Gallery D

Following Korah

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God Kills Rebels By The Thousands

By James Donahue

It is easy to understand that when thousands of people are gathered together in the same camp or community, the politics of leadership come into play. In the Sixteenth Chapter of the Book of Numbers, we have a story of political rivalry between Moses, the declared leader of the Israelites, and Korah, a self-proclaimed leader of the Levites.

The chapter begins by telling us that Korah and his group of followers, including 250 Israelite men, well-known community leaders who had been appointed members of the council" appeared as a group to stand opposed to Moses and Aaron, the high priest of the Jewish tabernacle.

Their argument: They said they believed everybody in the group was equal. They said "the whole community is holy, every one of them . . . why do you set yourselves above the Lord’s assembly?"

Those sound like good questions. They are the kind of issues that people are facing today all over the world as we struggle to find equality among the many races of humans that share this planet.

Moses apparently saw Korah’s actions as a threat. He said: "Listen, you Levites! Isn’t it enough for you that the God of Israel has separated you from the rest of the Israelite community and brought you near Himself to do the work at the Lord’s tabernacle and to stand before the community and minister to them? He has brought you and all your fellow Levites near himself, but now you are trying to get the priesthood too."

Moses and the elders of Israel then warned the people to "move back from the tents of these wicked men! Do not touch anything belonging to them or you will be swept away because of all their sins. At that, Korah and his key followers, Dathan and Abiram stepped from their tents and were standing there with their wives and children when the ground under their feet opened up.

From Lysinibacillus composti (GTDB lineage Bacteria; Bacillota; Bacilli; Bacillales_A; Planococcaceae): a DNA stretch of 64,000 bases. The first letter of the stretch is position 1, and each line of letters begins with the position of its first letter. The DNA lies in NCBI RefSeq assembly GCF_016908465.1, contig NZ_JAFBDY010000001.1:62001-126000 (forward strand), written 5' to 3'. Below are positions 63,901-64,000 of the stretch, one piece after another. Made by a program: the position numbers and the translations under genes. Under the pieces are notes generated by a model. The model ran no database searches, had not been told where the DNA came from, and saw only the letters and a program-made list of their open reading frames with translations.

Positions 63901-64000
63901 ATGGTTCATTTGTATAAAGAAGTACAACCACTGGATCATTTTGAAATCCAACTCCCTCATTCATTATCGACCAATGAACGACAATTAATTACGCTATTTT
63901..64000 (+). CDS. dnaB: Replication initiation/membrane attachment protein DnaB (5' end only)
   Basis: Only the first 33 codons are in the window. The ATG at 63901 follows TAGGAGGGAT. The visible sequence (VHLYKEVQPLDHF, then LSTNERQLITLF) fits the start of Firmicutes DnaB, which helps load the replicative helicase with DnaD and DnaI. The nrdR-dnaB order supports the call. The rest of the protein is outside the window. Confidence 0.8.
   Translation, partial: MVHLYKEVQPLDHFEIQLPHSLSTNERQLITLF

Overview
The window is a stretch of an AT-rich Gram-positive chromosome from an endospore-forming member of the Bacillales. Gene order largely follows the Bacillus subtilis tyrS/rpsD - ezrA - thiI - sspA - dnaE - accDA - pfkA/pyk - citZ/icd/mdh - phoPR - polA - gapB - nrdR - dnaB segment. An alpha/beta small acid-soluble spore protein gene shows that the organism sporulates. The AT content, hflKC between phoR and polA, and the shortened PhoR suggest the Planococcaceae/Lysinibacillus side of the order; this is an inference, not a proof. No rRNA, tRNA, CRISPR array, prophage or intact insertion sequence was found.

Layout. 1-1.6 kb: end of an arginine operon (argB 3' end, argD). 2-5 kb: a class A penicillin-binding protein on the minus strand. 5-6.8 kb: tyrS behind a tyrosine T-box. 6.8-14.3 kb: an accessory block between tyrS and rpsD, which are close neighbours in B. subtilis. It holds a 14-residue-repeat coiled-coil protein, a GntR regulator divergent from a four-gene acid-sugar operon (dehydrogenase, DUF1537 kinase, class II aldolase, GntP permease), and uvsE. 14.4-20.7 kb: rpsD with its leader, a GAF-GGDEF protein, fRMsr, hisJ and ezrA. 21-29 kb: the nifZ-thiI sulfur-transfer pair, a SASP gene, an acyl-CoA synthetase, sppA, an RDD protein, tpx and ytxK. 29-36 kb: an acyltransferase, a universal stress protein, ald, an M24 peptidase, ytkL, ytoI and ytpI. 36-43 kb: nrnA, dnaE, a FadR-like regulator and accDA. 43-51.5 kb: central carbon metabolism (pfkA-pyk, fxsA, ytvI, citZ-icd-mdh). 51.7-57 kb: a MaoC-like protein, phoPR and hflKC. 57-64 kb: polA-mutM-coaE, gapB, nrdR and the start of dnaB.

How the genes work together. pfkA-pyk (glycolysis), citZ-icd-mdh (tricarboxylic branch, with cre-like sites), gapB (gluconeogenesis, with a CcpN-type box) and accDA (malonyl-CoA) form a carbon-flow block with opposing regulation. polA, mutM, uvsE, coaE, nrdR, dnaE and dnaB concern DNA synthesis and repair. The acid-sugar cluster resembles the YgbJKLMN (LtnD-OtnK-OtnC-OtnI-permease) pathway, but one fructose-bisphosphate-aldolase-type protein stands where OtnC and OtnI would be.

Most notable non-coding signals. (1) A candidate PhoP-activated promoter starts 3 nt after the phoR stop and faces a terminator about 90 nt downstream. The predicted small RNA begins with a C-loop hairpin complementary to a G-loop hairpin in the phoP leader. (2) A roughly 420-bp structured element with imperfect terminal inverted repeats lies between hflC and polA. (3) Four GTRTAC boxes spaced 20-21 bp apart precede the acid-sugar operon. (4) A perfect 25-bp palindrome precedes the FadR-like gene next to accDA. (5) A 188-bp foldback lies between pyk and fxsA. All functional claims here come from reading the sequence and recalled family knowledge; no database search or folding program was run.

Verse 33 reads: "They went down alive into the realm of the dead, with everything they owned; the earth closed over them, and they perished.

But God’s wrath wasn’t finished with this. Korah had his group of 250 men who had joined in his rebellion. They were still on the scene when "fire from the Lord" came down and consumed all of them where they stood.

You might have thought that after witnessing the instant slaughter of Korah and his rebellious band that the rest of the people in that crowd would have been cowering in fear of Moses and the power of the Lord. There should have been no remaining doubt as to who the leader of the Israelites was going to be from that day forward.

But nope . . . Verse 41 says "the whole Israelite community grumbled" the next day about Moses and Aaron. They said: "You have killed the Lord’s people."

Suddenly a cloud appeared over the tent "and the glory of the Lord appeared." A voice then ordered Aaron and Moses to "get away from this assembly so I can put an end to them."

Instead of running away, Moses and Aaron used burning coals from the altar to light incense, then ran into the middle of the assembly, desperately attempting to make atonement for the people. It didn’t work very well. Some kind of plague swept the camp and when it was over, the two men found themselves standing among the "living and the dead." They counted 14,700 dead bodies.

Political issues were resolved quickly in those times.